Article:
My assumptions are:

  • Model S and X: 100,000 delivered per year (capped by Musk at that level) at an average price of $100,000, with a gross margin of 25%. Result: 100,000 x $100,000 x 0.25 = gross profit of $2.5 billion per year.
  • R&D: In the first half of 2018, this was about $750 million, so for a full year that is $1.5 billion.
  • Interest: The net amount was about $160 million in 2018 Q2. Times 4, round it down: $600 million for a whole year.
  • Other income and restructuring expense will be ignored.
  • Other lines of business will be ignored.

Add this all up, we get $2.5 billion – ($1.5 billion + $600 million) = $400 million.

  • Model 3: I assume a production rate of 5,000 per week, totaling about 250,000 per year. I will vary the average selling price from $35,000 to $60,000. A gross margin of 25% gives a range of gross profit for the Model 3 of about $2.2 billion to $3.8 billion per year, whereas a gross margin of only 15% gives a range of gross profit for the Model 3 of about $1.7 billion to $2.7 billion per year.
  • SG&A: I use the range of 20% to 70% as per point 3 further above. Now that delivering more cars has actually led to lower SG&A on a per car basis, I figure an extrapolation to a total of 350,000 cars annually based on regression makes sense, using the numbers from 2016 Q3 (first time over 20K cars) to 2018 Q2. This gives a range of ca. $2.0 billion to $3.8 billion per year, where the lower number corresponds to assuming a higher (70% of revenue) SG&A for non-automotive segments, and the higher number corresponds to 20%. Note that range is for all models combined, e.g., S, X and 3 together.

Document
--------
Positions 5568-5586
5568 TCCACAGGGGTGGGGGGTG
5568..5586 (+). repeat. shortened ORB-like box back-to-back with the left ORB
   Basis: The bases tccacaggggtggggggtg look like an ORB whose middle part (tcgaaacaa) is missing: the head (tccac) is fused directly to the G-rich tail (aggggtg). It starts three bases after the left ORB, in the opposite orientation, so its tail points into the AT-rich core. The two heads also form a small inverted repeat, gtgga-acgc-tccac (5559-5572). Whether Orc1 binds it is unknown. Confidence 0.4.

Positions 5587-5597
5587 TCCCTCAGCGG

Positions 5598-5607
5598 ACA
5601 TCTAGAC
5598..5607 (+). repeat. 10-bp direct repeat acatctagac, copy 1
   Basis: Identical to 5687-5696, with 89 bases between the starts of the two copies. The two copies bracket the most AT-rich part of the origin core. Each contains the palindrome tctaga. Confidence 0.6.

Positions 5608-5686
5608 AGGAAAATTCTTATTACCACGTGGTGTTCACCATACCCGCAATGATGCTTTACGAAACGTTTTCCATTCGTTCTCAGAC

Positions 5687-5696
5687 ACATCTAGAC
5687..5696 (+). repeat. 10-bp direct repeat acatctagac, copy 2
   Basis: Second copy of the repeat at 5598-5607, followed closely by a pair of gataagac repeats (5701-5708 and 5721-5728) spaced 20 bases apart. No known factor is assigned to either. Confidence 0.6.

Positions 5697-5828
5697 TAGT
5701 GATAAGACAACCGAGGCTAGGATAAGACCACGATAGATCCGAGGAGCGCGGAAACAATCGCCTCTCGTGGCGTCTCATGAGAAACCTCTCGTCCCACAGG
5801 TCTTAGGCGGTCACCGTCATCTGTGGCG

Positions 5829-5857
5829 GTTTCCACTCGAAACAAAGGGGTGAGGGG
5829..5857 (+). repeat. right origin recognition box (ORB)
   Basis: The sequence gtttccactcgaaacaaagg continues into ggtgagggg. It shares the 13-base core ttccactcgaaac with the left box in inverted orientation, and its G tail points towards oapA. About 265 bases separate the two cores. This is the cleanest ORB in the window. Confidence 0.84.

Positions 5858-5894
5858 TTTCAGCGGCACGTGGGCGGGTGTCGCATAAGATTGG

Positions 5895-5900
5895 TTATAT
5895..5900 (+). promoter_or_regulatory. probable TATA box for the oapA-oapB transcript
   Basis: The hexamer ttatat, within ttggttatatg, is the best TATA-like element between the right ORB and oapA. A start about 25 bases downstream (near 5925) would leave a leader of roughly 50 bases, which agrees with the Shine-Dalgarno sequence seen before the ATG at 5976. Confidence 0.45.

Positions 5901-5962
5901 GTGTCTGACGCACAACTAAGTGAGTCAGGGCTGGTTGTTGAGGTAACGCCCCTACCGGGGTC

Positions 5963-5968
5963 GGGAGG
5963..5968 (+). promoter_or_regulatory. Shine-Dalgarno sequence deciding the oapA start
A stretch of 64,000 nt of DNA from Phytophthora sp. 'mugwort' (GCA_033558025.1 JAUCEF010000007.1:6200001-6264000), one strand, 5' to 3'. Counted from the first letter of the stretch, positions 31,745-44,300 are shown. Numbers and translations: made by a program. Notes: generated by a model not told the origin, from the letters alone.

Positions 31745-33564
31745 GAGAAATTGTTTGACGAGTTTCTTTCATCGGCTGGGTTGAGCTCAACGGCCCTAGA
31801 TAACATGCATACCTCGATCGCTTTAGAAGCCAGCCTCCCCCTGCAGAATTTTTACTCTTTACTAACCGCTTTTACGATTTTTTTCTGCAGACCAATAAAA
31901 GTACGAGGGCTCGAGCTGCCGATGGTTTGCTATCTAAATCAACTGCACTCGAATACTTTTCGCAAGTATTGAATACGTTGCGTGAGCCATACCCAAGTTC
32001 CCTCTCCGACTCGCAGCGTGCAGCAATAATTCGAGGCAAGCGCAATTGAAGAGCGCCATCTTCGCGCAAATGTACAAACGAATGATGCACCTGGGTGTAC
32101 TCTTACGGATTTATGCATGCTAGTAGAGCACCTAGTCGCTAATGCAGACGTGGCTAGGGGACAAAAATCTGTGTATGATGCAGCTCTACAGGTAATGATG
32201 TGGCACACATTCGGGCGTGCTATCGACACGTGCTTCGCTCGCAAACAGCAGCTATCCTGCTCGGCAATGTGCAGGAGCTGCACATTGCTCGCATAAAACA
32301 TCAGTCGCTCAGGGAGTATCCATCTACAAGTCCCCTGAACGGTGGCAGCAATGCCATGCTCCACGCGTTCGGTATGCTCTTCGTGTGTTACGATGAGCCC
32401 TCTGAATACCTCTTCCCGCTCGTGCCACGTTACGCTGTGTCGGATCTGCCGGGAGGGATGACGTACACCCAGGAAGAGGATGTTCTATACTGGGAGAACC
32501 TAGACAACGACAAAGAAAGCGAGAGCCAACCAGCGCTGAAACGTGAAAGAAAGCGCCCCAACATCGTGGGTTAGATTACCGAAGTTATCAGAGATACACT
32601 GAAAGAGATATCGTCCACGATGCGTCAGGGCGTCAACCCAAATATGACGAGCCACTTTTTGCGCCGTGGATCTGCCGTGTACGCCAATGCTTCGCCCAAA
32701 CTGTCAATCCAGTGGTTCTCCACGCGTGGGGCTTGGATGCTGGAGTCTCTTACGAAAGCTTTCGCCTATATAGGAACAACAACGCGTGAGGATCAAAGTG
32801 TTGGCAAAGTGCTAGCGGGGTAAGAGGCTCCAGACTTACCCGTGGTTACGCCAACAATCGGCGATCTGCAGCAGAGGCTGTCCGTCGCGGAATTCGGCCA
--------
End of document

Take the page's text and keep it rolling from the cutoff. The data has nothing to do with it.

Taken all together gives me a rough estimate of the profitability of Tesla’s automotive business in a year in which the above-mentioned assumptions would be reality.

Assuming a gross margin of 25% leads to:

We can see that if at some point Musk’s expectations regarding gross margins and number of delivered cars come true, and if Tesla manages to bring down SG&A costs as it has towards 2018 Q2, then there is a chance at a modest profit even at lower average selling prices. At the higher prices, profit is “secured”, but the question remains whether there is enough demand at such prices. Another question is whether the profits would be enough to justify the current stock price. The above analysis suggests they wouldn’t be.

Assuming a more conservative gross margin of 15% leads to:

We can see that under this assumption, it is very unlikely to see any profitability, because again, an ASP of $50,000 or more seems doubtful for the number of cars assumed to be sold.

Conclusion:

Tesla has managed to improve SG&A on a per car basis in the first half of 2018. Whether this is sufficient for profitability in the future depends on whether Tesla manages to achieve its aimed for gross margin on Model 3 of 25% and on the exact internal cost structure of Tesla’s SG&A. Even with profitability, the share price seems higher than warranted. Without a gross margin on the Model 3 of 25%, future profitability seems very difficult.

Disclosure: I am/we are short TSLA.

I wrote this article myself, and it expresses my own opinions. I am not receiving compensation for it (other than from Seeking Alpha). I have no business relationship with any company whose stock is mentioned in this article.

Additional disclosure: I am short TSLA via long-dated, out-of-the-money puts.